Sunday, June 29, 2014

Germany: NSA Whistleblower Thomas Drake to Address German Parliament on July 3

According to http://.dw.de, AP and AFP, Germany reportedly became US National Security Agency (NSA) "number one" spying center after the September 11, 2001 terror attacks, according to  former NSA whistle-blower Thomas Drake, 57, who has told Der Spiegel.

http://en.wikipedia.org/wiki/Thomas_Andrews_Drake

At the time, the US position was that Germany, following the 2001 terror attacks, could no longer rely on Berlin as a trusted ally.

Drake, a NSA senior executive-turned whistle-blower, said National Security Agency (NSA) wanted to punish Germany to some extent for failing to notice that an al-Qaeda terrorist cell had planned the attack series from Hamburg. 

The al-Qaeda cell, led by the late Mohammed Atta who orchestrated several of lethal attacks on September 11 that killed nearly 3,000 people. 

Drake, who is scheduled to testify next Thursday (July 3) to the German Parliament's NSA inquiry committee, said the spy agency decided it could "no longer" trust Germany because the cell had "lived, trained and communicated" unnoticed by the German intelligence authorities. 

COMMENT: Political relationships between governments, particularly those of intelligence services, are largely "driven" on a quid pro quo basis which means that such relationships are based upon how helpful trusted allies can actually become over decades.

Even nation-to-nation relationships require very focused nurturing and reinforcement to be successful, so such relationships depend exclusively on the frequent sharing of "take-aways" during exchanges.
  
Perhaps Germany was viewed by Washington as country that it could be conveniently blamed for the events of September 11, yet, as the 9/11 Commission said so eloquently: The terror attacks were the end result of a "lack of imagination" not the fault of trusted allies too convenient to blame.

The moment that Barack Obama eavesdropped on Angela Merkel's mobile phone, the German Chancellor promptly realized  that she could no longer trust the US President. 

The US, at least during the George W Bush years, was considered a role model for all nations, yet, tragically, under what can only be described as President Obama's regime, the US has become much less statesman-like who routinely tramples over the authority granted him by the Constitution.

 Worse, the President has become much better known as the street-fighter from Chicago who repeatedly has found himself "mouse-trapped" by his frequently stated untruths, influenced heavily by his own world view and ideology that rarely place the best interests of US citizens FIRST.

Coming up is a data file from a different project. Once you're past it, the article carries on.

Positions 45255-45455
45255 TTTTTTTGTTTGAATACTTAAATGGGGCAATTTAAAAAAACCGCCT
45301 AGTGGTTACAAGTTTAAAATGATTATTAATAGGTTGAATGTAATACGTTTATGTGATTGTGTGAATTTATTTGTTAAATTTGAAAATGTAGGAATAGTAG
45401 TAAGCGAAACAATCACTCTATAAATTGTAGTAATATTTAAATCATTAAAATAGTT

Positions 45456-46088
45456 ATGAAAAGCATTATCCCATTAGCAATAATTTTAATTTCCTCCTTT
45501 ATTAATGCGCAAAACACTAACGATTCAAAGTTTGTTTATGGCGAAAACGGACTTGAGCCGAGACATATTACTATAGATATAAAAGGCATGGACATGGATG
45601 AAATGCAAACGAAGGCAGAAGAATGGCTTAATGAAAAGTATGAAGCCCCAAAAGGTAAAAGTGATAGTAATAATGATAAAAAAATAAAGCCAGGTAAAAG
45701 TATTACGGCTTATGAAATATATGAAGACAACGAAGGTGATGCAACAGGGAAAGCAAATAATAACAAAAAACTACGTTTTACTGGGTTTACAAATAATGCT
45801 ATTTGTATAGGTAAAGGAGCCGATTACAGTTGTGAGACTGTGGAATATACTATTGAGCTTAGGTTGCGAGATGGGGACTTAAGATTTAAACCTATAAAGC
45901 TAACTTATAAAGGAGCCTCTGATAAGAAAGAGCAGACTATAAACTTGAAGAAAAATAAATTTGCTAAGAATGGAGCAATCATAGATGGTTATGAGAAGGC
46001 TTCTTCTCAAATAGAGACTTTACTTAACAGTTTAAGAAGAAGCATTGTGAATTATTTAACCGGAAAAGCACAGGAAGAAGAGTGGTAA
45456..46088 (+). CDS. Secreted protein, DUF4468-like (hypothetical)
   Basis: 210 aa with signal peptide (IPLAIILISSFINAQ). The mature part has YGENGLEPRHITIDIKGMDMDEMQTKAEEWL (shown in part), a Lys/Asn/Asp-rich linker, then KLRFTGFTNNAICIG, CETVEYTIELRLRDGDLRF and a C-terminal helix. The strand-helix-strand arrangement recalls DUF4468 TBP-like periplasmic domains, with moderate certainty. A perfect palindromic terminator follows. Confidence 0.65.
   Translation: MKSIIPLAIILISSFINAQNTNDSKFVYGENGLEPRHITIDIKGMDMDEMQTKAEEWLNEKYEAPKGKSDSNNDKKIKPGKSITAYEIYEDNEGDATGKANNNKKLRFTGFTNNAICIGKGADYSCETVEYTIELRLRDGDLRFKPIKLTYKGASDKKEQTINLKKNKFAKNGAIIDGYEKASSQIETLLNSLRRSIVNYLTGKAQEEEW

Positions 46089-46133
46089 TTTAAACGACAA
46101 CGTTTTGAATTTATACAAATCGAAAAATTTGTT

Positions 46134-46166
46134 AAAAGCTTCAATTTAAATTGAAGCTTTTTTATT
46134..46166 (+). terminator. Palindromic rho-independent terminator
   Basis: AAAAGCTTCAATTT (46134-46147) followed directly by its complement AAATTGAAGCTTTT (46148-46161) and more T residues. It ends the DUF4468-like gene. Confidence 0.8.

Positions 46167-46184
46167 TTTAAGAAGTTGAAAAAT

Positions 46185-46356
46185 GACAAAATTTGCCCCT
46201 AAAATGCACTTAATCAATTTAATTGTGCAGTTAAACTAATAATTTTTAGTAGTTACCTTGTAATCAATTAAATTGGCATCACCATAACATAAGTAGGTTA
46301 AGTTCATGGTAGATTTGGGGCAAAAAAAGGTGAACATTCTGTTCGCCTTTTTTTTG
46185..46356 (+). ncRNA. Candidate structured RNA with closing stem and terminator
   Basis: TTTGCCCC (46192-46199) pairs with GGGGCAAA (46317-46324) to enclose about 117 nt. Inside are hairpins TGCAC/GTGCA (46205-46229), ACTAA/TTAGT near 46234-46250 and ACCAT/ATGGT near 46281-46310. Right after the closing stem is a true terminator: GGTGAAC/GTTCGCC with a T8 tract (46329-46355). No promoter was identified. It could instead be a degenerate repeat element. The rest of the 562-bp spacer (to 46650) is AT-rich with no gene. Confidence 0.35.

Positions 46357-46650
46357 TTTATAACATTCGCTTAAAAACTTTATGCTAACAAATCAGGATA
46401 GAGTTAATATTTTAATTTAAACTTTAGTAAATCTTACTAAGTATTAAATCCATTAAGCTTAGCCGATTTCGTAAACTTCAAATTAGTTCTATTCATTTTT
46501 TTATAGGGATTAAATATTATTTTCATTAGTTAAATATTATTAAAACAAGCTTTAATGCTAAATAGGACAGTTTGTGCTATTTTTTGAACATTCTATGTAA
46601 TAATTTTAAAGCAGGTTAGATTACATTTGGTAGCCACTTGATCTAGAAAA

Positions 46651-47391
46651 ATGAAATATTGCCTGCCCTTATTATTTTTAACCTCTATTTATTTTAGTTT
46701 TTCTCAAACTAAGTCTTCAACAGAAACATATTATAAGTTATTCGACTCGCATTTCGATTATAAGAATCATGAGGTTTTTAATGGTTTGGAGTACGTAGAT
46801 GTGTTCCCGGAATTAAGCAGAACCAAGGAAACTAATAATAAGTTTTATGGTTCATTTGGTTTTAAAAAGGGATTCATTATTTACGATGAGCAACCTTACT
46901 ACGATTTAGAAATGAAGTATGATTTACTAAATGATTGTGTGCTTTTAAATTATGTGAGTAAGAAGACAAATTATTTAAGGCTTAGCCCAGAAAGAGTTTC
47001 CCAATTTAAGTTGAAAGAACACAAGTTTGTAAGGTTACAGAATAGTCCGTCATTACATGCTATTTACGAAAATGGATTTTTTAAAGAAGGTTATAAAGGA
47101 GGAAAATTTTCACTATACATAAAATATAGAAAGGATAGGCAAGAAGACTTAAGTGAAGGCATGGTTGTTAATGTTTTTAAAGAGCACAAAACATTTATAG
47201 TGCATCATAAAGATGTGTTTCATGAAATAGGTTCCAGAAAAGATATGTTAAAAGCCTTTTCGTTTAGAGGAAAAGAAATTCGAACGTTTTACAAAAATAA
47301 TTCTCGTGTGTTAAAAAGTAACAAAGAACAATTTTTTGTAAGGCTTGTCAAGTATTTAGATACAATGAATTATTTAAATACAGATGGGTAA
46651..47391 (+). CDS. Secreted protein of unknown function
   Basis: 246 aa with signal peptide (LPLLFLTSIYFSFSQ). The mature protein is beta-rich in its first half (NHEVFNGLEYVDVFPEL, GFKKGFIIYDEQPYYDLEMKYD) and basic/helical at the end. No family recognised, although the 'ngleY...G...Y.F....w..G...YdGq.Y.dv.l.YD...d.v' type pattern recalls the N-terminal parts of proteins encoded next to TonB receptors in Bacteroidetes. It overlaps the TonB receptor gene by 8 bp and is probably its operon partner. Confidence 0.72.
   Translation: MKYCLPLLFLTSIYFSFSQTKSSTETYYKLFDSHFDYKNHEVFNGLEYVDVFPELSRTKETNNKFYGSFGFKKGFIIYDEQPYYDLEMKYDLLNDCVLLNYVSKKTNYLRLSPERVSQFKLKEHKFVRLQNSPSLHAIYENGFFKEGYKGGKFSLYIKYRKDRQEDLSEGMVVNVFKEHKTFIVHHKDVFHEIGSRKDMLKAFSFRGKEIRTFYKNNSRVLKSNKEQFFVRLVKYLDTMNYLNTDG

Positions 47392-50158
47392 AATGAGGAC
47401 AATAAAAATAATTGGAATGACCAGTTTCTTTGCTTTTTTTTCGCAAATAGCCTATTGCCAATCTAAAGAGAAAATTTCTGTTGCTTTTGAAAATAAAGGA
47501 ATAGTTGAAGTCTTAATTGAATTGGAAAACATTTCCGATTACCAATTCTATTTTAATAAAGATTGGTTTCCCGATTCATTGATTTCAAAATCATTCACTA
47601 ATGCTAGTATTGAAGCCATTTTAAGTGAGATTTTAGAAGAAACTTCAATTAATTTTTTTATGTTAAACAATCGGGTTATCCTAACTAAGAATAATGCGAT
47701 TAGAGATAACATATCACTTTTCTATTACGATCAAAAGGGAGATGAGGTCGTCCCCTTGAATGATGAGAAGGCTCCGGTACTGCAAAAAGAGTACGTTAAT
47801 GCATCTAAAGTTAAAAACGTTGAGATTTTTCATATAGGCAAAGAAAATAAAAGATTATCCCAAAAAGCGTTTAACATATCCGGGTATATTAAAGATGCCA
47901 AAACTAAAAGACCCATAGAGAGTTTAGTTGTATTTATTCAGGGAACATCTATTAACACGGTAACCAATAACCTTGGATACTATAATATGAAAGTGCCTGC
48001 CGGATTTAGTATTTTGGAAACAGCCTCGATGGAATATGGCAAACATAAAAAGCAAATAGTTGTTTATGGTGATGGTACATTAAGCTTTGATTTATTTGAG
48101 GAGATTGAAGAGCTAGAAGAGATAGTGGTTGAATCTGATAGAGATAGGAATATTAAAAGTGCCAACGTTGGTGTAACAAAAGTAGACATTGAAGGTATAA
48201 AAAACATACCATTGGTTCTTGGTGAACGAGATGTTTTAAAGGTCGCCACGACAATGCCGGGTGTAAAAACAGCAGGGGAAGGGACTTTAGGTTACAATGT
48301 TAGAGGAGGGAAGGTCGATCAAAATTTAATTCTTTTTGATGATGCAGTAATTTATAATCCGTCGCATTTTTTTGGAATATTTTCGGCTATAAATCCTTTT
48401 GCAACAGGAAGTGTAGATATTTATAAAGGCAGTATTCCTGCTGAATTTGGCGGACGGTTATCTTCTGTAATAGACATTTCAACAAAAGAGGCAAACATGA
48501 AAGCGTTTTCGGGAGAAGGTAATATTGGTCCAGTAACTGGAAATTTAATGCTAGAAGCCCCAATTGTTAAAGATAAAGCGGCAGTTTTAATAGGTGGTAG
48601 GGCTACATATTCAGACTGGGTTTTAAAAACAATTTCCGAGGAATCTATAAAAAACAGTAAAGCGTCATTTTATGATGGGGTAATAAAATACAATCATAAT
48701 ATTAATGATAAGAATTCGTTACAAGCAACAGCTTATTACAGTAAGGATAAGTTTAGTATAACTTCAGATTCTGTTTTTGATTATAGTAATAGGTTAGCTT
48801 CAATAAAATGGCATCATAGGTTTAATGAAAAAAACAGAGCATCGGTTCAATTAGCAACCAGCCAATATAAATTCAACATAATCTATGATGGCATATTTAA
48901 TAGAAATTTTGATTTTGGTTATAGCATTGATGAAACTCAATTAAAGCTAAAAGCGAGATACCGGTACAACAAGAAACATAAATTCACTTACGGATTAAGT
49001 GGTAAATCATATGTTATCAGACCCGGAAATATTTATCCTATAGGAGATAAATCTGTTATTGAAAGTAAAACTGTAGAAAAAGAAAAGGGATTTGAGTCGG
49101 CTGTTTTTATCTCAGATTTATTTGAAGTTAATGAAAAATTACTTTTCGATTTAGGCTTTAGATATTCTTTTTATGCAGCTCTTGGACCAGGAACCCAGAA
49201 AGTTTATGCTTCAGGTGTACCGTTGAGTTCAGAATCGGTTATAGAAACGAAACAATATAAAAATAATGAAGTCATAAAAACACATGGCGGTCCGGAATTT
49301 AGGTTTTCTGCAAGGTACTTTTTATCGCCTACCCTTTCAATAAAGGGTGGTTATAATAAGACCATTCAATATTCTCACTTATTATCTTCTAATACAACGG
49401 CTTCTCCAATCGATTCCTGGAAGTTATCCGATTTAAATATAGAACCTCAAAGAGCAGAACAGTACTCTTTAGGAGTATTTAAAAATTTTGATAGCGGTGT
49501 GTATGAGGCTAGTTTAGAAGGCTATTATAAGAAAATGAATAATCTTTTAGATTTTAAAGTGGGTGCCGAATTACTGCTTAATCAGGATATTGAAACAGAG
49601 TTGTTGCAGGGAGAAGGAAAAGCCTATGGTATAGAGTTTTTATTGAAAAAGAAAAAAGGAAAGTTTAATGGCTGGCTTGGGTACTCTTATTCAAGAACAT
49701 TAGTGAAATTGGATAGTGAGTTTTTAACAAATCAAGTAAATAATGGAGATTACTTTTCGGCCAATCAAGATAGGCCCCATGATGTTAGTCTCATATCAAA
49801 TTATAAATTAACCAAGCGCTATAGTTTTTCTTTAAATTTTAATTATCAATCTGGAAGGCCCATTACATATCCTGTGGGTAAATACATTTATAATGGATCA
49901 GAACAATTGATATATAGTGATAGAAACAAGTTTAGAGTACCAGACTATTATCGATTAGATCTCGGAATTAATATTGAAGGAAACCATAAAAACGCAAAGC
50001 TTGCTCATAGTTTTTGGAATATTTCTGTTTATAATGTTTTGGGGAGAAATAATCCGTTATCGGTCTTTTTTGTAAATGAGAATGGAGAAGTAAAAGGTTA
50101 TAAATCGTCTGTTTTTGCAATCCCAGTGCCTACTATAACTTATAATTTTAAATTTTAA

Following the 2001 terror attacks, the German intelligence service, BND, CIA subsequently made it a priority to liaison with the BND, yet, the relationship was seemingly not based on genuine information-sharing, but rather to determine what the German service knew and what they were unaware of.  Such relationships based upon an agenda unknown to ALL parties rarely succeeds. 

Although US President Barack Obama had seemingly reassured German Chancellor Merkel that the spy agency was no longer was eavesdropping on her mobile phone, all Germans continued to be viewed as potential suspects. 

Drake said Germany's ties date back to the Cold War, with the NSA remaining the "master" in "this often unequal relationship" that often resembled a one-way street.

Given Washington's unprecedented capacity for eavesdropping, albeit an addiction, the US couldn't resist the temptation of going well beyond its authorized charter of "counter-terrorism," and venturing to the illegal world of "economic espionage," which minimally was unethical and at worst, illegal. 

US lawyer Jesselyn Radack, who has represented a number of whistle-blowers, told DER SPIEGEL that Germany's federal prosecutions service should summon NSA officials responsible for surveillance who just happen to be resident in Germany.

Radack claimed the true intention of the NSA's mass data gathering was to exercise broad unilateral control, not to principally avert terrorist attacks by finding the proverbial "needle in the haystack."

After 2001, Drake used official channels within the NSA to air his breach of citizens' privacy before going public from 2006. Serious charges later were dropped, but in 2011 he was convicted of a misdemeanor.